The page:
Taylor finished by reiterating how CISOs should lead and be prepared to take risks, highlighting how home security often works for many, not because they have the most secure home in the street but rather because they don’t have the least secure property.

This analogy, he said, indicates that a business with a leader with a good degree of risk appetite could position itself as “no less secure” than its competitors, thereby achieving objectives without “spending too much”.

Dr Jessica Barker: Cyber Myths and Monsters: how to raise awareness and change behaviours

Fear is a common theme running deep within the security community; used by some to encourage sales of their products or adoption of their services.

Thankfully, Dr Jessica Barker was on hand to provide her own take on fear and how it applies to the infosec industry, as she opened by asking whether we use fear too much and in the wrong way?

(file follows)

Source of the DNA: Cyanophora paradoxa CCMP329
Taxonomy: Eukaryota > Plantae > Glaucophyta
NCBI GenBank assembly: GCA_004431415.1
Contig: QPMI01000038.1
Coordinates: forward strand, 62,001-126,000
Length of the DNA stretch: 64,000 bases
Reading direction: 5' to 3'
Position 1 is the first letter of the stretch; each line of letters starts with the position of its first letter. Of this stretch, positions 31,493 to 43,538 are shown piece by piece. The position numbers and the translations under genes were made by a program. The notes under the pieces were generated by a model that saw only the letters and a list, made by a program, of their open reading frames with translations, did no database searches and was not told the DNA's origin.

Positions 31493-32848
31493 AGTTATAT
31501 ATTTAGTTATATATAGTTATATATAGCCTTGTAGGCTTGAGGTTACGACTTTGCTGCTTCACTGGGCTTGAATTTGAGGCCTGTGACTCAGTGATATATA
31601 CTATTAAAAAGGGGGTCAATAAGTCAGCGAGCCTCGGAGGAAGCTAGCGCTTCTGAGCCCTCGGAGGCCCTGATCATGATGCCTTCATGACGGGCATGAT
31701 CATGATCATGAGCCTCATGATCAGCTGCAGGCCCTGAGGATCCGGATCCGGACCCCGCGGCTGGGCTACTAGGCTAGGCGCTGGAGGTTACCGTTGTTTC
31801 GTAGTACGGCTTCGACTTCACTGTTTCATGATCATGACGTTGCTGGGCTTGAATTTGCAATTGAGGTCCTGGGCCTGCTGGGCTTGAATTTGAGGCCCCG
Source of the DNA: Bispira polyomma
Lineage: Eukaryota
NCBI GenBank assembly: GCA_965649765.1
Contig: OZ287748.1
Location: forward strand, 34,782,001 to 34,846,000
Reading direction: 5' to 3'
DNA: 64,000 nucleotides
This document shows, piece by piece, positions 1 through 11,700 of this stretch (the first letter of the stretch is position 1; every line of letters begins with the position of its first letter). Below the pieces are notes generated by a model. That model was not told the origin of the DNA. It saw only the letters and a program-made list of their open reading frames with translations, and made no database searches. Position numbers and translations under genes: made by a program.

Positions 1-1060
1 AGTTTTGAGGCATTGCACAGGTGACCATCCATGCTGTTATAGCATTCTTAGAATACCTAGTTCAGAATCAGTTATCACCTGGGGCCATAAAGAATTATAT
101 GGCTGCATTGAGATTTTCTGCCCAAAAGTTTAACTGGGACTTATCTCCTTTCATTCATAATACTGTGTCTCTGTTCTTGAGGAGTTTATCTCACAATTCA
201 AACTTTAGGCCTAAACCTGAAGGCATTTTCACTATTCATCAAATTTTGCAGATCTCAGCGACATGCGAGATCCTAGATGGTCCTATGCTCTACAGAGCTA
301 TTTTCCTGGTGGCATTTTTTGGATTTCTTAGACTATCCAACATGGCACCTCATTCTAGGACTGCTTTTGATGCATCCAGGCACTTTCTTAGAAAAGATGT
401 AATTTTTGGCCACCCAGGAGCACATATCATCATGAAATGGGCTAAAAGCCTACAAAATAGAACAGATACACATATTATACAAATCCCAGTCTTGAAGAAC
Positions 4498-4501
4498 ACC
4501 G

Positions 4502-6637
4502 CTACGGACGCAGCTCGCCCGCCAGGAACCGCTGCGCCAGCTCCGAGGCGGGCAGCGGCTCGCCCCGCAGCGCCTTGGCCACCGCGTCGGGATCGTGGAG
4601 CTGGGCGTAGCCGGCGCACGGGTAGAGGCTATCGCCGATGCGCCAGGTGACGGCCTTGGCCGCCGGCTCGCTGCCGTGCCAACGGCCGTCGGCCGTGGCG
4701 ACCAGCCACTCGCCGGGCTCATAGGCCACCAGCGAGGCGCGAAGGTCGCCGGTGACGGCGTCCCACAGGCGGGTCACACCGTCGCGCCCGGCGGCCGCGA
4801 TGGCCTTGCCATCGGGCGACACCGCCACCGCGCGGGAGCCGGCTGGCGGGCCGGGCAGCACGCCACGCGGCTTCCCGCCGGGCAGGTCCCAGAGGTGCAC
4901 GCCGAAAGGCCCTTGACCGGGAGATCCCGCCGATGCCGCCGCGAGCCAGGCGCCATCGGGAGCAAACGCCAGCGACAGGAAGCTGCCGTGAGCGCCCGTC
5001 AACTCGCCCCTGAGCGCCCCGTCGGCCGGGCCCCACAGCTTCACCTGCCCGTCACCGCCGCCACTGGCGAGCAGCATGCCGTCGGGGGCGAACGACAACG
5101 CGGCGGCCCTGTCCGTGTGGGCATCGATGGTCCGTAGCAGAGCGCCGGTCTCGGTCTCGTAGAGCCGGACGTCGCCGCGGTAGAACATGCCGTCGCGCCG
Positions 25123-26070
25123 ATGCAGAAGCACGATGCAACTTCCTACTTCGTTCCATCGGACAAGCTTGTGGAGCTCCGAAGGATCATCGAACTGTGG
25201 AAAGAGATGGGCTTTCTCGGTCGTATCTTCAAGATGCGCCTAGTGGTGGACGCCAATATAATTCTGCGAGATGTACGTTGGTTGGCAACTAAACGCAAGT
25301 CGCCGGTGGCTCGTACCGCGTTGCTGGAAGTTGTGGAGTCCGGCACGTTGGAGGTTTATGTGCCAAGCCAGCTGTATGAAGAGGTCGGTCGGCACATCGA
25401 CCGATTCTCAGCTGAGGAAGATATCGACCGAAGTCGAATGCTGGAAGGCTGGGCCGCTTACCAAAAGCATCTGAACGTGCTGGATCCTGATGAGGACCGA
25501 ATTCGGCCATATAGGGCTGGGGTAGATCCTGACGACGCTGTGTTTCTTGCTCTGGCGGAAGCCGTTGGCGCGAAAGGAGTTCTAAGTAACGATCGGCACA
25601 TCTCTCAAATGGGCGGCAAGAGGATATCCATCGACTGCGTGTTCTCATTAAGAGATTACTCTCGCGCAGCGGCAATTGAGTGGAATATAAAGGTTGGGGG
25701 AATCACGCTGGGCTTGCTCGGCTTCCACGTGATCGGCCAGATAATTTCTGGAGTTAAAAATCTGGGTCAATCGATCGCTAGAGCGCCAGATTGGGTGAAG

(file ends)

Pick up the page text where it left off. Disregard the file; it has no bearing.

Jess Barker

Fear, as we all know, is a powerful force and I’m sure it does motivate some people, some of the time, but Barker sees it as a potentially destructive force, typically affecting people in one of two ways – it can either totally paralyse the fearful, or lead to them reacting with ambivalence, almost completely rejecting any thought that the given threat could affect them at all.

To make her point, she explained how 46% of those people who clicked on spammy links were not security unaware, or lacking in security training, but rather that they were conscious of what they were doing.

I know from my own experience that such activity quickly causes such users – a word Barker rightfully identifies as being problematic itself as it suggests negative behaviour, such as the use of drugs or prostitution – to have the ‘stupid’ label applied to them.

What’s more, she said, those people would then cop the blame for the problem with technology being touted as the solution.

The answer, Barker said, was to work with people to find the solutions, but not through the use of fear which tended to have a negative impact if used wrongly.

Barker said the blame culture could be traced back through time via some of the timeless classics, including Dracula and Frankenstein.

Jess slide

Take Pandora, for example. Why did she open the box? Was it out of malice? No, said Barker, as she highlighted how the majority of people act out of curiosity of the unknown.